Table 1. The physic-chemical parameters of the water from different experiment sites.

The fish collected were killed by a sharp blow on the head and then dissected on ice immediately. All efforts were made to minimize suffering. The livers were quickly removed and immediately frozen in liquid nitrogen before storage at −80°C until further analysis. The other tissues (muscle, gill and intestine) were stored at −20°C, and subsequently used to determine toxin content.

Water samples collection and physicochemical analysis

The samples were collected at two depths (0.5 m from the top and bottom of the lake) every three days from July 11–24, 2009. The water temperature, pH, dissolved oxygen (DO), electronic conductivity and total dissolved solids (TDS) were detected in situ using YSI 6600. Chlorophyll-a (Chl-a) was measured according to methods of APHA et al. [12]. The cyanobacteria were stained with Lugol's solution and methylene blue and subsequently counted under a ZEISS fluorescence microscope. The nutrients were measured, including total nitrogen (TN), ammonium nitrogen (NH4+-N), nitrate nitrogen (NO3-N), nitrite nitrogen (NO2-N), total phosphorus (TP), total dissolved phosphorus (DTP) and dissolved inorganic phosphorus (DP), according to the Standard Methods for the Examination of Water and Wastewater (fourth edition) [13]. The heavy metal (Cu, Cd, Cr, Pb and Zn) content of the water samples was measured using Sciex Elan 9000 ICP/MS (Perkin-Elmer, USA).

For extraction and determination of the MCs in the water samples, 0.5 to 1.0 L of each sample was filtrated using glass microfiber filters (47 mm, 1.2 µm, Whatman, England), and concentrated through a ODS-C18 solid phase extraction cartridge (Agilent AccuBOND, USA), followed by washing with 20% methanol. The MC-LR or MC-RR in the cartridge was eluted with 90% methanol containing 0.1% trifluoracetic acid (TFA). The eluent was dried through rotary evaporation and reconstituted with methanol. The determination of MCs was performed according to the methods as described by Aranda-Rodriguez et al. [14] and Jiang et al. [15] using HPLC (Agilent 1100 Series, Agilent Technologies, USA) on a Zorbax Eclipse SB-C18 column (250 mm×4.6 mm, 5 µm, Agilent Technologies).

The environmental parameters of the experiment site are shown in Table 1. All data were presented as the means of five water samples. Person's linear correlation was used to analyze the relationships between environmental parameters.

Detection of MCs in various fish tissues

To extract the toxins from the tissue, the fish were sacrificed and the muscle, gill, liver, and intestine were excised, weighed, and immediately frozen. The MC extraction was performed according to the description of Jiang et al. [16]. The extracts were quantitatively analyzed using an ELISA (Microcystin plate kit, Institute of Hydrobiology, Chinese Academy of Sciences) according to the manufacturer's instructions. The sensitivity of the ELISA was 0.1 µg L−1. The MC concentration was expressed as per gram of dry mass (DW).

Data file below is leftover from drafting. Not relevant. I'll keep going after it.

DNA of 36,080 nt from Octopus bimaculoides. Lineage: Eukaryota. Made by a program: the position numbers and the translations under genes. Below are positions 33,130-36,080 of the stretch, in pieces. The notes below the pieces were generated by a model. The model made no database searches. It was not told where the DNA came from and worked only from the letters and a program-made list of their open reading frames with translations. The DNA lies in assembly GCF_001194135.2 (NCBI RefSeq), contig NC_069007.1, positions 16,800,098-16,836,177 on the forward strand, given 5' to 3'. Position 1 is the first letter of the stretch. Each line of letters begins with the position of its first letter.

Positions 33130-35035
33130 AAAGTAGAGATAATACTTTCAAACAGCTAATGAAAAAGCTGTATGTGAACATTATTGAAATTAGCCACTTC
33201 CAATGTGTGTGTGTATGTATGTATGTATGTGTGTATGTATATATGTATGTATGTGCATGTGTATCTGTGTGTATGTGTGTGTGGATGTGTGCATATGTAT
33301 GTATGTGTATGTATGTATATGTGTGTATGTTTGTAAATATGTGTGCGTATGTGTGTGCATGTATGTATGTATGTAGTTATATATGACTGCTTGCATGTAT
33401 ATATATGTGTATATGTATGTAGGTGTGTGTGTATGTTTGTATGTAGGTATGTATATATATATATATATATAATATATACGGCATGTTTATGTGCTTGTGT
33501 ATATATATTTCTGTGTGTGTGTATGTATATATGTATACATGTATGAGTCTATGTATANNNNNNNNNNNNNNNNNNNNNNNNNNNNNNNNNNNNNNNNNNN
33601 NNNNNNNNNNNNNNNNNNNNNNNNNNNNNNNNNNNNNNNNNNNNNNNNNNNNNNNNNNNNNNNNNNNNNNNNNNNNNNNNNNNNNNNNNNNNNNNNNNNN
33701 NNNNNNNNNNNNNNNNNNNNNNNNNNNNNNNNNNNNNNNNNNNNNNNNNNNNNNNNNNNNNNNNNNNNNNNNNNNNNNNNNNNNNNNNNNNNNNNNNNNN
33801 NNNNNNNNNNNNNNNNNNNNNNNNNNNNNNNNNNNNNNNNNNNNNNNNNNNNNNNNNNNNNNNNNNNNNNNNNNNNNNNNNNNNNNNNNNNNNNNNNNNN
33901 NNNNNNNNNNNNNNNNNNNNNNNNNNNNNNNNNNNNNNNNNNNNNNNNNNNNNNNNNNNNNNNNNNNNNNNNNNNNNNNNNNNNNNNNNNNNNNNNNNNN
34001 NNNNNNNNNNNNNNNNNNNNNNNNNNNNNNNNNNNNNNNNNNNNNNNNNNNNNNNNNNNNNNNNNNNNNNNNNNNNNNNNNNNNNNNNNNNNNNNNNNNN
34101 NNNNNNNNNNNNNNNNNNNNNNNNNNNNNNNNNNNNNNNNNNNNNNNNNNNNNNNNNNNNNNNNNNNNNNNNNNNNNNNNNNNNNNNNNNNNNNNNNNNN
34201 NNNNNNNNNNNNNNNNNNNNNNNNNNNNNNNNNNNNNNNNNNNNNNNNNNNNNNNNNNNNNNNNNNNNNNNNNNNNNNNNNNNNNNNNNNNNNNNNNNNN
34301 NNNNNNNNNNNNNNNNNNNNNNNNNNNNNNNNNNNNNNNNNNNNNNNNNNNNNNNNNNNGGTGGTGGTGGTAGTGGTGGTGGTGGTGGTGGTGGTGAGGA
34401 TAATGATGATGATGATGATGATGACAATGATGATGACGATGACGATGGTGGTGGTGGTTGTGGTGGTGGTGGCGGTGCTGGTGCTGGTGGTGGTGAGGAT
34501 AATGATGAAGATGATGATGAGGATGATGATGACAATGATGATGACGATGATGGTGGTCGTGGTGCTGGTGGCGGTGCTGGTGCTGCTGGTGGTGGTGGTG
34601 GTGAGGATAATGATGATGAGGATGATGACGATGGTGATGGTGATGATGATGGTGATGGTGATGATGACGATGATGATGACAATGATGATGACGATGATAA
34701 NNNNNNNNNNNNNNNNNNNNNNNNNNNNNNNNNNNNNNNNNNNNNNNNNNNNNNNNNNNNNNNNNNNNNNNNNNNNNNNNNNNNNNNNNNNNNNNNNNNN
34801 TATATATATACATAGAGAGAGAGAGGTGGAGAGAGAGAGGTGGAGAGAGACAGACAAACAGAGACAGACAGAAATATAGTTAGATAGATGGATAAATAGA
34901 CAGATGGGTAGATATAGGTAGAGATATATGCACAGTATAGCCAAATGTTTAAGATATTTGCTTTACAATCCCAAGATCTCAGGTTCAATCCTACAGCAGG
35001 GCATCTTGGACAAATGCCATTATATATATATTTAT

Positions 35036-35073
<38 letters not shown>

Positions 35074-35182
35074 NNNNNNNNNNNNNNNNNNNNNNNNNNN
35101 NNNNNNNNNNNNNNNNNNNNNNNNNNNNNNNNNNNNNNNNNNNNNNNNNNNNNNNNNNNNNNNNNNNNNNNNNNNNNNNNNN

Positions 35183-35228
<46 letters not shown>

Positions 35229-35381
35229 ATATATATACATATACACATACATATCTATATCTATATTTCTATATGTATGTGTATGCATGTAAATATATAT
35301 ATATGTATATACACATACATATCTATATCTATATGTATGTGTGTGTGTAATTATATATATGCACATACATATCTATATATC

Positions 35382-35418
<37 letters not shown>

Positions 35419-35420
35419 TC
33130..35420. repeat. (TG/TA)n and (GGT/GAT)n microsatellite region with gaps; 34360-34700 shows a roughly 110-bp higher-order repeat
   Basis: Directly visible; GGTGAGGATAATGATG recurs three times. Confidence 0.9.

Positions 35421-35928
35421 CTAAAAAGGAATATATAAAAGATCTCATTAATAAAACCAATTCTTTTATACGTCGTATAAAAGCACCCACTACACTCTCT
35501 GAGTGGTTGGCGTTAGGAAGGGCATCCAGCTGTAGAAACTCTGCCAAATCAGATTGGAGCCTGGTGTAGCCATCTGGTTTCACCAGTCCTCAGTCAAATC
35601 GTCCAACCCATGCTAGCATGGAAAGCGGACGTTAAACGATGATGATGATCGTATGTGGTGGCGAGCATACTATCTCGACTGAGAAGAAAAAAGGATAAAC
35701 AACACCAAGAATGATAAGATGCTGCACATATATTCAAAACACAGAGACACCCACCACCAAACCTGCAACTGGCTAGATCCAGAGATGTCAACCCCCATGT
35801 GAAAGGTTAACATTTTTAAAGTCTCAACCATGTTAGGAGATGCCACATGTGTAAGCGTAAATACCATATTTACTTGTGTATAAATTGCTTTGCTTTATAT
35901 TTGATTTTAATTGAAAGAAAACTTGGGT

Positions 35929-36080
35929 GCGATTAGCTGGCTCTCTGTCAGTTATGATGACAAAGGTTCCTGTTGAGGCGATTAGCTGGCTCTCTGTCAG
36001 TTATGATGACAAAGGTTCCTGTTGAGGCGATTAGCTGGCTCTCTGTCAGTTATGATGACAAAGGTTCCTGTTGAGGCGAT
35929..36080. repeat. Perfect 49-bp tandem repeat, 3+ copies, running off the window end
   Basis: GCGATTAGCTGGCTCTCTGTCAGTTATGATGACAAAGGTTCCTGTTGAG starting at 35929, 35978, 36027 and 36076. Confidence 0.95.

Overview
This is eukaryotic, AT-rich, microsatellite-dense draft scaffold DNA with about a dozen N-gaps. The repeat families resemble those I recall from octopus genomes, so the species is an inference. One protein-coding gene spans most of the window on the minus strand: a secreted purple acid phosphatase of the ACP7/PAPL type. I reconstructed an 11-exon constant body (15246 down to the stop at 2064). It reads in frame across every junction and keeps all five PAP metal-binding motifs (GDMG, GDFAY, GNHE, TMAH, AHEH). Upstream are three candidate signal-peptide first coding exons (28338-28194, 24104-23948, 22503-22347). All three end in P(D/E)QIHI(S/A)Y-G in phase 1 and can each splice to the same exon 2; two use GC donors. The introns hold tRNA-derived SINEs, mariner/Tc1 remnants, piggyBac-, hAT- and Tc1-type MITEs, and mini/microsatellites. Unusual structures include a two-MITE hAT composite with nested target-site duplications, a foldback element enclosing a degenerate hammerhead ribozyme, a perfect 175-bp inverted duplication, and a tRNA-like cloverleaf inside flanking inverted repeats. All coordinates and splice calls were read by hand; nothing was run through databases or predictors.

ROS trapping and EPR measurement

ROS levels were determined using α-phenyl-N-tert-butylnitrone (PBN) as spin trap reagent, followed by electron paramagnetic resonance (EPR) analysis as described by Luo et al. [17]. The liver was homogenized in ice-cold 50 mM PBN in DMSO using a glass homogenizer. The homogenates were transferred to a quartz capillary tube and immediately stored in liquid nitrogen for subsequent EPR analysis. All operations were performed in a sealed box filled with nitrogen. The EPR spectra were recorded using a Bruker EMX 10/12 X-band spectrometer (Bruker, Germany) as previously described by Luo et al. [17]. The height of the second peak of the EPR signal was interpreted as the intensity of •OH in liver tissues. All samples were performed in quadruplicate. The data were assessed for normality and transformed when necessary to meet the assumption of the normal distribution. The data were compared using one-way ANOVA. Duncan test was used to determine the significant difference between groups. Statistical analyses were performed with SPSS 16 (SPSS Inc., USA). The data were expressed as means ± standard deviation (SD).

Protein preparation and CyDye labeling

Total protein was extracted from fish liver using lysis buffer (pH 8.5), containing 7 M urea, 2 M Thiourea, 30 mM Tris, 4% (w/v) CHAPS, 10 mM PMSF and 1% protease inhibitor cocktail (Sigma-Aldrich, St. Louis, MO). The protein concentration was determined using a 2-D Quant protein assay kit (GE Healthcare, Uppsala, Sweden). The liver samples used for DIGE analysis were obtained from fish cultured in the laboratory (control group), Xukou Bay S5 (T1 group), and Meiliang Bay S1 (T2 group). The experiment sites S1 and S5 were chosen based on distinct differences in water eutrophication (Table 1). The extracted protein from three randomly selected liver samples were pooled, yielding three protein samples. The samples were subsequently purified using a 2-D Clean-up kit (GE Healthcare). Equal amounts of protein from the different groups were labeled with CyDye Fluor minimal dyes (GE Healthcare) according to the manufacturer's instructions. To create an internal standard (IS), aliquots of the sample in each dataset containing equal amounts of protein were pooled and labeled with Cy2. A total of 50 µg of protein from the T1, T2, and control groups were labeled with 400 pmol of Cy2, Cy3, or Cy5, respectively. The labeled mixtures were combined according to Table S1 and were then adjusted to 450 µL with isoelectric focusing (IEF) rehydration buffer (pH 4–7) containing 7 M urea, 2 M Thiourea, 2% (w/v) CHAPS, 20 mM DTT, and 0.5% IPG buffer, with a trace amount of bromophenol blue.